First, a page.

Why Does My Eyelid Twitch?

By January 27, 2017Health Tips

Eye twitching, or blepharospasm, is a condition that generates a number of questions among our clients. “Blepharo” means eyelid and “spasm” refers to an uncontrolled muscle contraction. There are benign as well as serious causes of blepharospasm. Today’s Health Tip will look at the two most common types.

Simple Eyelid Twitch

Typically, with a simple eyelid twitch, the upper lid blinks and you can’t make it stop. Usually, this affects only one eye with the lid twitching every few seconds.  This is the most common and least serious type of blepharospasm. Although there is no definite cause, its occurrence seems to be associated with fatigue, stress, lack of sleep and use of alcohol, tobacco or caffeine. Once these spasms begin, they may continue off and on for a few days and then disappear as quickly as they began. People who experience this find it very annoying and in some cases frightening. This type of eyelid twitching requires no treatment although getting plenty of rest, and reducing stress and caffeine consumption seems to help.

Benign Essential Blepharospasm (BEB)
A second, much less common type of eyelid twitching is called Benign Essential Blepharospasm (BEB). “Benign” indicates the condition is not life threatening and “essential” is a medical term meaning “of unknown cause.” It is estimated that there are at least 50,000 cases of blepharospasm in the United States, with up to 2000 new cases diagnosed annually. This type of blepharospasm usually involves both eyes, causing the eyelids to close involuntarily. In BEB, abnormal nerve impulses develop in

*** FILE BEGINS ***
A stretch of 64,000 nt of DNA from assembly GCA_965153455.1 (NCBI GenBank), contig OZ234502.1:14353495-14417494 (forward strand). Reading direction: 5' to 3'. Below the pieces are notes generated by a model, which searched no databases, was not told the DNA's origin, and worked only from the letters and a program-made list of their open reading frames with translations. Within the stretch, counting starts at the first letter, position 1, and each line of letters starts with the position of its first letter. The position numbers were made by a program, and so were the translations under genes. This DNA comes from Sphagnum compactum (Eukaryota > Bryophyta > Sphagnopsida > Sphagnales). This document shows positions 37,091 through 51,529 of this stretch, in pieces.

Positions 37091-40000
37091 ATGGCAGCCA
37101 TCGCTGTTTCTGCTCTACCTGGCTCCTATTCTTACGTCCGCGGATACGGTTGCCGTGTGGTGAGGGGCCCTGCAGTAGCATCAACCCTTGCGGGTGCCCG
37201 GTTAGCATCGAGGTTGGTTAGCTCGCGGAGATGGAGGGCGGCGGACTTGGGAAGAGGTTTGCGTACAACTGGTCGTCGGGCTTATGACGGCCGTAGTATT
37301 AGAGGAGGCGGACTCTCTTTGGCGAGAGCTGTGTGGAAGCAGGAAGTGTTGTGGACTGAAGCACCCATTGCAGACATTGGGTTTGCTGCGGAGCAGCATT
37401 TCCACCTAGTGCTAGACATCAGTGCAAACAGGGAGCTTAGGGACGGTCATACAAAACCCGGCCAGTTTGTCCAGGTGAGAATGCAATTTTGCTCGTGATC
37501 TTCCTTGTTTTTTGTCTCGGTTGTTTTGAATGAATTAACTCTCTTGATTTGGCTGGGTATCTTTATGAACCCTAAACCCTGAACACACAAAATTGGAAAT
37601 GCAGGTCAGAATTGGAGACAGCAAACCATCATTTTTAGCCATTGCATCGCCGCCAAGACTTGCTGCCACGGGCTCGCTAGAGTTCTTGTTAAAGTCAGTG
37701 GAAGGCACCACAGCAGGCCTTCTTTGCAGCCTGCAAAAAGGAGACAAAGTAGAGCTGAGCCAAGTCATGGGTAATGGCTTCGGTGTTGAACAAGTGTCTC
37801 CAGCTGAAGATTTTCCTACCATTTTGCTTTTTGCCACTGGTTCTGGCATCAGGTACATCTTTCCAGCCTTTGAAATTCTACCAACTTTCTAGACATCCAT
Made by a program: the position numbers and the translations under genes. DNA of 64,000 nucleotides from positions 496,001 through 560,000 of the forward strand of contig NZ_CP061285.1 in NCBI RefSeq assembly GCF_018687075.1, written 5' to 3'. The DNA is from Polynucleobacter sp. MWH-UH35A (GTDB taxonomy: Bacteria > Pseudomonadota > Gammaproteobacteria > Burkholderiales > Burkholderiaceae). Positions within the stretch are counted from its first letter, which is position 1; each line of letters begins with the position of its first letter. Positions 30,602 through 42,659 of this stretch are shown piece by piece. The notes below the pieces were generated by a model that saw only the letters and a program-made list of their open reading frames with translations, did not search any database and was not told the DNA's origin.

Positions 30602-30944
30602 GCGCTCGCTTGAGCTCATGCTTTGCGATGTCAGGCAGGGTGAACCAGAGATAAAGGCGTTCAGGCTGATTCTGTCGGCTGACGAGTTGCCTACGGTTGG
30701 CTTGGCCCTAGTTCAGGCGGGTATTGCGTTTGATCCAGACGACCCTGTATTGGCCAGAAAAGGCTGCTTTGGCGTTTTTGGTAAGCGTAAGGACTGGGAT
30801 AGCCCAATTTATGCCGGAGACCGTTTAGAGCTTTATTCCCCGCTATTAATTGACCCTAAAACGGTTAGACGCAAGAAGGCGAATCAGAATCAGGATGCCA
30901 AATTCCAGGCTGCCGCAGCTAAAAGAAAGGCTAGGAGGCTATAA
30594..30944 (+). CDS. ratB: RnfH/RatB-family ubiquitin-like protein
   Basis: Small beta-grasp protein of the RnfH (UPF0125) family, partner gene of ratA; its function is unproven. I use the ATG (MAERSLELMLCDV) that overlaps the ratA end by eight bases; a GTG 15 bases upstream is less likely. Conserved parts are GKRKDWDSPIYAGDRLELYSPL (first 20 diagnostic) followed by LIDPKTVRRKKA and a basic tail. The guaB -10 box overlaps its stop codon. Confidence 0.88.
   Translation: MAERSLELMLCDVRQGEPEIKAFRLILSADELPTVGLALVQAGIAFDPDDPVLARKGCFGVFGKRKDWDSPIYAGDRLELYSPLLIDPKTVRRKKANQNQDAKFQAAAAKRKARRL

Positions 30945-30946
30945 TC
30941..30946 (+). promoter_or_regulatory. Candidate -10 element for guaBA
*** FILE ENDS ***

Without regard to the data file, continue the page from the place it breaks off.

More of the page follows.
a vicious cycle, producing the spasms. BEB may also be seen in those with conditions that result in irritation of the surface of the eye (cornea) or the membranes lining the eyelids (conjunctiva). This type of blepharospasm may become a chronic, progressively worsening process, and can even become incapacitating.

In most cases, doctors are able to diagnose BEB from the clinical appearance of the patient. There are no laboratory or imaging studies that are specific to the condition. Since light sensitivity is a common trigger for BEB, one of the treatment measures involves the use of tinted glasses to block ultraviolet rays.  For mild cases, medications may be tried initially.  Drugs with the highest percentages of favorable patient responses include the tranquilizer lorazepam and Artane, a medication used in the treatment of Parkinson’s disease.

Botulinum (BOTOX®) injections have now become the most commonly recommended treatment for BEB with up to 95% of patients reporting significant improvement. Injection in very small quantities into the muscles around the eyes will relax the spasm. The injection works for several months, but will slowly wear
off and usually needs to be repeated. In patients who do receive adequate relief of their spasms with BOTOX® injections, surgical intervention may be considered. Surgical treatment for BEB involves severing the involved muscles around the eye.

When Should I See a Doctor?  As mentioned, most cases of eyelid twitching are benign and related to lifestyle issues such as fatigue and caffeine consumption.  Reasons to consult a physician include: 1) twitching lasting longer than a week, 2) spasm involving other facial muscles, 3) drooping of the eyelid, and 4) redness, swelling or discharge from the eye.

Sources for article:

Eyelid Spasms from Kellogg Eye Center, University of Michigan
Eye twitching from Mayo Foundation for Medical Education and Research
Eyelid twitch from Medline Plus

Kent Davidson MD – Health Tip Content Editor
Reviewed and Approved by Charles W. Smith MD, Medical Director on January 27, 2017.

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